The easiest and low-tech way of adding the microorganisms from compost is to extract them fro mthe compost using water and a mesh, then spray the water – in our case using watering cans. You can spread the compost itself, and there’s much to be said for that, but it’s more stuff to wrangle and needs to happen before you plant, ideally. Since we are going to test areas on already growing plants, extract it is. Compost tea is a way of getting more microbes out there, but it is technically harder and we don’t have the gear. Extract it is, then. The rate seems to be about a good handful per 5 gallons, we used half an IBC, ie about 500 liters, which is 110 gallons. So we need about 20 times as much
Start with a wodge of compost in a net curtain
and 500 litres reasonably clean borehole water (so no worries on chlorine or chloramine)
We made a bag by putting the compost in the middle of the net curtain material and tying up the top with a releasable cable tie.
You can see the brown of the humic acid leaching out of the compost into the water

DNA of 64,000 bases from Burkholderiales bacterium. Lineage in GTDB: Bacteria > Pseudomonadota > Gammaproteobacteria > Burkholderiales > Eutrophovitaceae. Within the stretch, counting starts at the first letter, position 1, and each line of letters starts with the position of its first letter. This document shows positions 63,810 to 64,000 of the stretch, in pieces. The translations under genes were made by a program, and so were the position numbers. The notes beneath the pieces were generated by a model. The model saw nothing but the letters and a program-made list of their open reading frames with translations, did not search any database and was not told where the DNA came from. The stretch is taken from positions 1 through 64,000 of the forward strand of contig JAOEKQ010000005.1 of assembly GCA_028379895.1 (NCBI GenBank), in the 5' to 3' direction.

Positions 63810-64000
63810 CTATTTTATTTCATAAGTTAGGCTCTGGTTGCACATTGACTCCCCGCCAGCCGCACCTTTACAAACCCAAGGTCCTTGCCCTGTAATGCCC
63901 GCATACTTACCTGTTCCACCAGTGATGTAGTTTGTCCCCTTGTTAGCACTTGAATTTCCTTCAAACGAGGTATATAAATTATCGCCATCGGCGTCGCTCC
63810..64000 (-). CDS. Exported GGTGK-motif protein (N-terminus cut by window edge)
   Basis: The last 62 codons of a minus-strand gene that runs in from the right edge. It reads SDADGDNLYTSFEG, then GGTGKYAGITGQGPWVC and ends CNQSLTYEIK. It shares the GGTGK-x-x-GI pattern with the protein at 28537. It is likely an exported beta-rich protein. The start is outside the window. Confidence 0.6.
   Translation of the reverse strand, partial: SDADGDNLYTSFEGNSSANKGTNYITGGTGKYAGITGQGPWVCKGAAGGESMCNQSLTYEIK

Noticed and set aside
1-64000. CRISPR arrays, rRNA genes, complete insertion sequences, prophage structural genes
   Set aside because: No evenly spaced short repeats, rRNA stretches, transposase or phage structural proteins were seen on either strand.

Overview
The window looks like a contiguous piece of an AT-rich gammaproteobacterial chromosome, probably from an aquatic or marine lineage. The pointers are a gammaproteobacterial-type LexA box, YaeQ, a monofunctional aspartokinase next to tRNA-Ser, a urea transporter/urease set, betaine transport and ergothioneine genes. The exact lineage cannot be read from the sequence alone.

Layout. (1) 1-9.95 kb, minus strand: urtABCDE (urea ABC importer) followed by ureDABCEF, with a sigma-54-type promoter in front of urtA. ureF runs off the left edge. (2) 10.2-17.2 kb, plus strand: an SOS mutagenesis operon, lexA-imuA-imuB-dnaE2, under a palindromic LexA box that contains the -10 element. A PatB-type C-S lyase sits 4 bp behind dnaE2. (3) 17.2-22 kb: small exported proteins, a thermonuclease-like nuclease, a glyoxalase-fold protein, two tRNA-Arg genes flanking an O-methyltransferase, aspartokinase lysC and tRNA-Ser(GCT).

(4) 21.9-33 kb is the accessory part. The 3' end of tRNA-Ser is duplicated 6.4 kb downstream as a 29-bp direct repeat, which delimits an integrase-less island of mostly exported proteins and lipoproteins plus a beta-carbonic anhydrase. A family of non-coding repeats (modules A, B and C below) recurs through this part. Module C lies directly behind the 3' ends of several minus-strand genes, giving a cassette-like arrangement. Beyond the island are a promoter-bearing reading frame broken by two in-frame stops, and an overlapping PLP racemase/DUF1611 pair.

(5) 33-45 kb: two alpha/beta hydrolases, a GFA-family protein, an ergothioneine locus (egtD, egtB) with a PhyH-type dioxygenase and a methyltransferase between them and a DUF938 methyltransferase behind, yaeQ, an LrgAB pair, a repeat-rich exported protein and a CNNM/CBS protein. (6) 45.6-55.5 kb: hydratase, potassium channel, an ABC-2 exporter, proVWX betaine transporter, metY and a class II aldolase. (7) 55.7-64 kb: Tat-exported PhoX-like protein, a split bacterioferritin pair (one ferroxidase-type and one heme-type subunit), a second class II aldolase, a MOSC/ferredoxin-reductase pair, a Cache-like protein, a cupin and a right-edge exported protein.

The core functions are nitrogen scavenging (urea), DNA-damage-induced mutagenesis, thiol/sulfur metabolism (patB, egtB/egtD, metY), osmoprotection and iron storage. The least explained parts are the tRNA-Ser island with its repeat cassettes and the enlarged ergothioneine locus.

the end result is a dark brown chocolate colour
The successful compost is ready – it has now fallen to roughly ambient temperature.
unfortunately the temperature logger failed when I was on holiday so I don’t know what the profile was as it cooled down. And yes, it didn’t spend three times three days above 55C – more like three days and two days. There’s still more to learn here.
Time to look at this and see what sort of microbial stuff is in it. I shook this up with about 20 times the amount of water and put a drop on a slide
fungal hypha and bacteria
According to Elaine Ingham’s rules of thumb this is probably a good sort of soil fungus, because if the little round cocci are 1µm in diameter the fungal hypha is about 4µm. I could see that this one was slightly tan coloured, but the incandescent lamp of the microscope plays havoc with the white balance of the camera, making everything bright yellow.
This next one is narrow and clear, so not good in the morphology rule of thumb that fungi < 3µm in diameter and clear are undesirable soil fungi.
I saw no protozoa or micro-arthropods. That’s either because there aren’t any or because I didn’t recognise them. The dilution is high, – it appears that Ingham starts at 5:1 so I’m four times less likely to see these at 20:1.